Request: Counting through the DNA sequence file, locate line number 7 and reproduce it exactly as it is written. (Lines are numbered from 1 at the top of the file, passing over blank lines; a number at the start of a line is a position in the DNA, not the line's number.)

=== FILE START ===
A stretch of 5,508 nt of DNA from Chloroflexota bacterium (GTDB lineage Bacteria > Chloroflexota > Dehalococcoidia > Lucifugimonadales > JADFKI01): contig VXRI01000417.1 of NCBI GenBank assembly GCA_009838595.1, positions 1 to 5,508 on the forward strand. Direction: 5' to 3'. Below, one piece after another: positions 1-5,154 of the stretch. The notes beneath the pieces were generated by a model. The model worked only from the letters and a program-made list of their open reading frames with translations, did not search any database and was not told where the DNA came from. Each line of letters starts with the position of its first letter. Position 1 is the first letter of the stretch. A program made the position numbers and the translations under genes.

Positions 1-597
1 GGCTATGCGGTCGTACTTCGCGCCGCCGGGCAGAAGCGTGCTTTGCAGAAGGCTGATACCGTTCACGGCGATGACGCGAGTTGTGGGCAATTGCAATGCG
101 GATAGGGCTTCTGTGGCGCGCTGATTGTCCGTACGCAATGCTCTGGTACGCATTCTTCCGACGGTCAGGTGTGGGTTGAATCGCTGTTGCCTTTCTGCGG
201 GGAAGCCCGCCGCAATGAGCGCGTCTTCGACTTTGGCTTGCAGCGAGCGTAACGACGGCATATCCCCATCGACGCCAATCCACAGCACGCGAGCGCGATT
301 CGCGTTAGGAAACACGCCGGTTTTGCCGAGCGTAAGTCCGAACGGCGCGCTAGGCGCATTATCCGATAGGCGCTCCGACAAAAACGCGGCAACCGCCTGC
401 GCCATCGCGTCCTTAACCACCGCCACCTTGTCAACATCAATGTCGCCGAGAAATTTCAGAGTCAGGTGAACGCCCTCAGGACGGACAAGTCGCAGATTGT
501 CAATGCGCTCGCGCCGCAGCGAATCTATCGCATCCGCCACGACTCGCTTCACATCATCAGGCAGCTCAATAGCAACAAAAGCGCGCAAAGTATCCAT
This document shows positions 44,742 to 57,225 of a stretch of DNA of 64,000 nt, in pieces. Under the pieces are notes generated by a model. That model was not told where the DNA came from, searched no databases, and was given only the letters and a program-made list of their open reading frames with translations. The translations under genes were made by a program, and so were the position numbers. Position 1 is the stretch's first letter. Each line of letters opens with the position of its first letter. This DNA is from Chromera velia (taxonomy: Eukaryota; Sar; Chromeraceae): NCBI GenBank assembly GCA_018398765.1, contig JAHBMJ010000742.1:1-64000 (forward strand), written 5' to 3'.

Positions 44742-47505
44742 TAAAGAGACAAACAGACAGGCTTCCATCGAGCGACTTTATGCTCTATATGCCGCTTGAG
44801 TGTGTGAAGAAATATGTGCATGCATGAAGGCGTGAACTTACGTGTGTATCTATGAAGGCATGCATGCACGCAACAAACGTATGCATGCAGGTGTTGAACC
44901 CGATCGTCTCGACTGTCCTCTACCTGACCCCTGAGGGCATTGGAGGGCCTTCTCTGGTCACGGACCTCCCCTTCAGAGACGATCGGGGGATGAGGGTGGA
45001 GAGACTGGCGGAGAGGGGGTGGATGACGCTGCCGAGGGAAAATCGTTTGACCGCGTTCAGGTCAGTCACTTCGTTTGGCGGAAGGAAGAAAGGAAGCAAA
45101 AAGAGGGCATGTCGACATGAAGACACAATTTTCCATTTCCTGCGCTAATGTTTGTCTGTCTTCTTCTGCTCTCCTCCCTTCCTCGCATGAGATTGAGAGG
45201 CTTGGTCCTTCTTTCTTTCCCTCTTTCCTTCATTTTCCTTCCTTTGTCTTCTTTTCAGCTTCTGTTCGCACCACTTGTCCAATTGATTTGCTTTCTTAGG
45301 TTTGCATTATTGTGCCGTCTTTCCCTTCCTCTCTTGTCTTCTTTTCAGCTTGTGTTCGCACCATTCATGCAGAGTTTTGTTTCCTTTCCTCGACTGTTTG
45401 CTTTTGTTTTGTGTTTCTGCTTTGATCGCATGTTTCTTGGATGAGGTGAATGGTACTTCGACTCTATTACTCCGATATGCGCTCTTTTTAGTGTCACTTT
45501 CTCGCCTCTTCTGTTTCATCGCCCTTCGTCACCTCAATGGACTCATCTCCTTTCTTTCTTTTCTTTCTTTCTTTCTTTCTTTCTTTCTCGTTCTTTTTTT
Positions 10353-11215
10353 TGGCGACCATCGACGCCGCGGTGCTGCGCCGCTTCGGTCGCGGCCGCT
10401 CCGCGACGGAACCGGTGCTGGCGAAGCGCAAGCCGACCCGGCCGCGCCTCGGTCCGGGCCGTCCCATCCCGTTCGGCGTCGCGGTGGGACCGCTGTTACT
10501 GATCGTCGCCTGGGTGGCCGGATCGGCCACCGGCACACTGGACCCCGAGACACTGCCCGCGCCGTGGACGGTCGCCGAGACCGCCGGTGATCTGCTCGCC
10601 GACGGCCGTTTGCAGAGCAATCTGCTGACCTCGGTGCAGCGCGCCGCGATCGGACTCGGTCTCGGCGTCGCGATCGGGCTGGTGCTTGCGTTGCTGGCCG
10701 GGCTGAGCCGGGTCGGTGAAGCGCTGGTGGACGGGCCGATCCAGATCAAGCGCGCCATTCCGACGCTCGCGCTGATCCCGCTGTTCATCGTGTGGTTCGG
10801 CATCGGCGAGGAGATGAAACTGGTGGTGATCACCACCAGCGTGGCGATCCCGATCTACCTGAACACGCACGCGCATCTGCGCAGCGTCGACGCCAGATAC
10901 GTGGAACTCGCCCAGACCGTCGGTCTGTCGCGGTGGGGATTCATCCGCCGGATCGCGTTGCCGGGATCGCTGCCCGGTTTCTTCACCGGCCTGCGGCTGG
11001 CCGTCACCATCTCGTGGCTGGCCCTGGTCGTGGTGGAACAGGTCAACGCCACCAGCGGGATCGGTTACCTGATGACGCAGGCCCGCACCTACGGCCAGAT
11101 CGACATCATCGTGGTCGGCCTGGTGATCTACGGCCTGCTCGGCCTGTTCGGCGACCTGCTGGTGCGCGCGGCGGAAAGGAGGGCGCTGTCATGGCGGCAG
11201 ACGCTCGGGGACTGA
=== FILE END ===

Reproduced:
401 GCCATCGCGTCCTTAACCACCGCCACCTTGTCAACATCAATGTCGCCGAGAAATTTCAGAGTCAGGTGAACGCCCTCAGGACGGACAAGTCGCAGATTGT